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The Survivors Network of those Abused by Priests
SNAP Press Statement
For immediate release: Friday, June 11, 2010
Catholic teacher arrested; SNAP responds
Statement by David Clohessy, executive director of SNAP, Survivors Network of those Abused by Priests (314-566-9790 cell, 314-645-5915 home)
A female parochial school teacher in North County stands accused of molesting a student. It’s troublesome that apparently Catholic officials knew enough to suspend her in April and refused to warn the public. Only when police arrest this suspected predator does the news surface.
Such secrecy and delay gives likely criminals ample opportunities to intimidate victims, threaten witnesses, fabricate alibis, destroy evidence, and sometimes even become fugitives. Why didn’t the archdiocese alert the public that she was suspended months ago?
Just a few weeks ago, in South County, police began investigating an alleged case of child pornography at a Catholic day care center. It was a similar scenario: Catholic staffers didn’t notify the public; the news media did. As much as Catholic officials want to pretend this crisis is waning, it’s clearly not.
We hope that every person who may have seen, suspected or suffered crimes by this teacher will find the courage and strength to report to law enforcement officials, not church officials. By speaking up, we can help protect others and heal ourselves. And by giving information to police and prosecutors, we can help keep sex offenders off the streets.
(SNAP, the Survivors Network of those Abused by Priests, is the world's oldest and largest support group for clergy abuse victims. We've been around for 22 years and have more than 9,000 members across the globe. Despite the word "priest" in our title, we have members who were molested by religious figures of all denominations, including nuns, rabbis, bishops, and Protestant ministers. Our website is SNAPnetwork.org)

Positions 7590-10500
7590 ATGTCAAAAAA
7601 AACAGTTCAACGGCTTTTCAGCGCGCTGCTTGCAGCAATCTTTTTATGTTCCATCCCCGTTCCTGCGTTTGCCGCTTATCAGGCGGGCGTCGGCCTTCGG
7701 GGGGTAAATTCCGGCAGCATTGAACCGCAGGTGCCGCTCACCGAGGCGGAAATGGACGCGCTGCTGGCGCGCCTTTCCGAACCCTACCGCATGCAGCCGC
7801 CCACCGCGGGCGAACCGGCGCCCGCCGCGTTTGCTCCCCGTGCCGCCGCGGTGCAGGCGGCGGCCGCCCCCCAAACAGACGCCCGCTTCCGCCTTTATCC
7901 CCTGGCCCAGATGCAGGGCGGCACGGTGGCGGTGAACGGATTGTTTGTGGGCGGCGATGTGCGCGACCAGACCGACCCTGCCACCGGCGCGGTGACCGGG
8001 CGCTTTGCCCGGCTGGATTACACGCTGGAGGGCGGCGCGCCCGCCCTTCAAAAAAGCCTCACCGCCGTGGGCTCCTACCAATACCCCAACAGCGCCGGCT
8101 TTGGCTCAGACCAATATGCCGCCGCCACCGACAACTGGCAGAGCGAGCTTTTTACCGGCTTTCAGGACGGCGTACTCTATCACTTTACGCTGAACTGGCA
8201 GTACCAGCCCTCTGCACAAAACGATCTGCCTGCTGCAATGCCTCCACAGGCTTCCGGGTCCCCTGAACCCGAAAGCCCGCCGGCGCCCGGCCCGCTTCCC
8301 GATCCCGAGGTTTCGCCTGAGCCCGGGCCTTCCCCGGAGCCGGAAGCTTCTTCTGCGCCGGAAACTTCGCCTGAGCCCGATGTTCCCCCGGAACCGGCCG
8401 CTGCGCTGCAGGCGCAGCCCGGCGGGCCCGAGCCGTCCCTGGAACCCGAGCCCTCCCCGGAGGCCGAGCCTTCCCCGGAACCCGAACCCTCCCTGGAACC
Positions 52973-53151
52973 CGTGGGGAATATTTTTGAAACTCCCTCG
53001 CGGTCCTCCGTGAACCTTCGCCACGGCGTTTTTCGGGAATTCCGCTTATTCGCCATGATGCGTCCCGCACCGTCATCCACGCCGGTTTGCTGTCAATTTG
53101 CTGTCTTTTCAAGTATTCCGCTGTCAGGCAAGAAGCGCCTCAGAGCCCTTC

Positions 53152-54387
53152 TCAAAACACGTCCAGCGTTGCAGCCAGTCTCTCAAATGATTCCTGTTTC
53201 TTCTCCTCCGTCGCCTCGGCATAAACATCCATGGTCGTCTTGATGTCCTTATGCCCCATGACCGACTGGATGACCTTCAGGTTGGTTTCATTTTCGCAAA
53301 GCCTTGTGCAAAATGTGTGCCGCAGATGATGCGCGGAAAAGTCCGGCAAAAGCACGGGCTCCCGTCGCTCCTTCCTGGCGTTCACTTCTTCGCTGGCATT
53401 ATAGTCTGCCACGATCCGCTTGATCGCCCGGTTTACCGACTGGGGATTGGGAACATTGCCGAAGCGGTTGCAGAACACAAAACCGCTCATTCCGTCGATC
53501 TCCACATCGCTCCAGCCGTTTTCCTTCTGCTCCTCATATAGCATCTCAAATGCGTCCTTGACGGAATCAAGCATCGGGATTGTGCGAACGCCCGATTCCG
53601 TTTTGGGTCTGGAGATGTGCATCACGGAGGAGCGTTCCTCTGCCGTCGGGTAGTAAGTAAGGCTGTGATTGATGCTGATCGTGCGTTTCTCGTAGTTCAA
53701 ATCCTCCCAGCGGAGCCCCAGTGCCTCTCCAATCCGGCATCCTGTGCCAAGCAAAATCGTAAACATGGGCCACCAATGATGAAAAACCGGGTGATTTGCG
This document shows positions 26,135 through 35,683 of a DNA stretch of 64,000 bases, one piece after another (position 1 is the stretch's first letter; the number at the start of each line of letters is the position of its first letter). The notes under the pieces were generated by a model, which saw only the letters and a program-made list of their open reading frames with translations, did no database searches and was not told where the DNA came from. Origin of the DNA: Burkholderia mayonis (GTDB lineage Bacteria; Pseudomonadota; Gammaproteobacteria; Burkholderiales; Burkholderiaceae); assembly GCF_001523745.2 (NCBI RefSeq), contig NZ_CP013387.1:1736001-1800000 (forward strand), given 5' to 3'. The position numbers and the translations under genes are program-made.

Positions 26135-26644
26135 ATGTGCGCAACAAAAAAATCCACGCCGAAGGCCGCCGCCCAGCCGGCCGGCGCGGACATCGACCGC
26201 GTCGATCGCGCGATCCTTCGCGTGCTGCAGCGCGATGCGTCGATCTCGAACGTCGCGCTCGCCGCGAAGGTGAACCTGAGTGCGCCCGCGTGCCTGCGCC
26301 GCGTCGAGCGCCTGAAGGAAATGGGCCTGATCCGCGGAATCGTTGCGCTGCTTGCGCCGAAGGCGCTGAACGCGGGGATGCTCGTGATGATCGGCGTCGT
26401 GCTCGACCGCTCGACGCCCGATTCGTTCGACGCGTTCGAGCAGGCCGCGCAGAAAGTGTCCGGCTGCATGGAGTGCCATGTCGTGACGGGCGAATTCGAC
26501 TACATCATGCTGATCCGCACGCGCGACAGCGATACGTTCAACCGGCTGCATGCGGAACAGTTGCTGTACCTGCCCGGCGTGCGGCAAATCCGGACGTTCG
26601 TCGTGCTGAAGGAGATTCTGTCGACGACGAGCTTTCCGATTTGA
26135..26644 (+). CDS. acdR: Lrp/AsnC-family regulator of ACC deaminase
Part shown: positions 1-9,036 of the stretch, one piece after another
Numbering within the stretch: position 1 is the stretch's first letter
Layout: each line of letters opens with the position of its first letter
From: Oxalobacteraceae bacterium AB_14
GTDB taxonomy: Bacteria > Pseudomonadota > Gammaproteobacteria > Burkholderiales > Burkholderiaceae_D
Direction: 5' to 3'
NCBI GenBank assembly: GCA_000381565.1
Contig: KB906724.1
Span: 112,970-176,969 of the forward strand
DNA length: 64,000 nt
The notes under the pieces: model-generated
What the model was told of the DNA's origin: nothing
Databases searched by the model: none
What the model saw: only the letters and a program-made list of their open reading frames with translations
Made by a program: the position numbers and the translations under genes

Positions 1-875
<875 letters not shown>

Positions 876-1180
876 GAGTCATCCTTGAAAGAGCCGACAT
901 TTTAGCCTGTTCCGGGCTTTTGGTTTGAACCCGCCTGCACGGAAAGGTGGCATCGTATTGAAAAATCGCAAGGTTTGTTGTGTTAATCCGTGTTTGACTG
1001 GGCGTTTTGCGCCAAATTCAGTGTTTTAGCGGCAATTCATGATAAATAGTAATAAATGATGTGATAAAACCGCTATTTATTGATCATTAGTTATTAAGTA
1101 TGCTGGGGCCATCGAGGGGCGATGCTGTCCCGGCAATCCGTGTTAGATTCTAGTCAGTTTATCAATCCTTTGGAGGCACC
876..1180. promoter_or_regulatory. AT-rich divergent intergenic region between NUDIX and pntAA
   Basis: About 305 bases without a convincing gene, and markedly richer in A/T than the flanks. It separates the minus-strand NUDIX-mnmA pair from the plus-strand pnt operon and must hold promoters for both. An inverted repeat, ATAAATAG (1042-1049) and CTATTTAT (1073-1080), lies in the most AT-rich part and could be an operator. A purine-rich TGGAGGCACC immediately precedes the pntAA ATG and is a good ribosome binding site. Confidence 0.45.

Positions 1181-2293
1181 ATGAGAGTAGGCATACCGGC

Contacts: David Clohessy (314 566 9790 cell, 314 645 5915 home), Barbara Blaine (312-399-4747), Mark Serrano (703-727-4940), Peter Isely (414-429-7259), Barbara Dorris (314-503-0003)
High School phys-ed teacher accused of molesting student
Kellie Ryan, of the 2000 block of Lakepoint Drive in Maryland Heights, was charged with two counts of statutory sodomy and one count of statutory rape. She was arrested Thursday and was being held in the St. Louis County Jail in lieu of $25,000 bond.
County police said Ryan engaged in a romantic relationship with the boy between Nov. 1, 2009, and April 16. Police said an anonymous caller alerted officials in April about the relationship by leaving a tip, including the student's name, on the Missouri Department of Social Services Family Support Division's hot line.
Police said they believe the crimes took place in Ryan's car but were not committed during school hours or on school property, said St. Louis County Police Officer Rick Eckhard.
A secretary at Trinity, 1720 Redman Road, said Principal Nancy Lydon was unavailable for comment. Elizabeth Westhoff, a spokeswoman for the Archdiocese of St. Louis, said Ryan had been on administrative leave since April.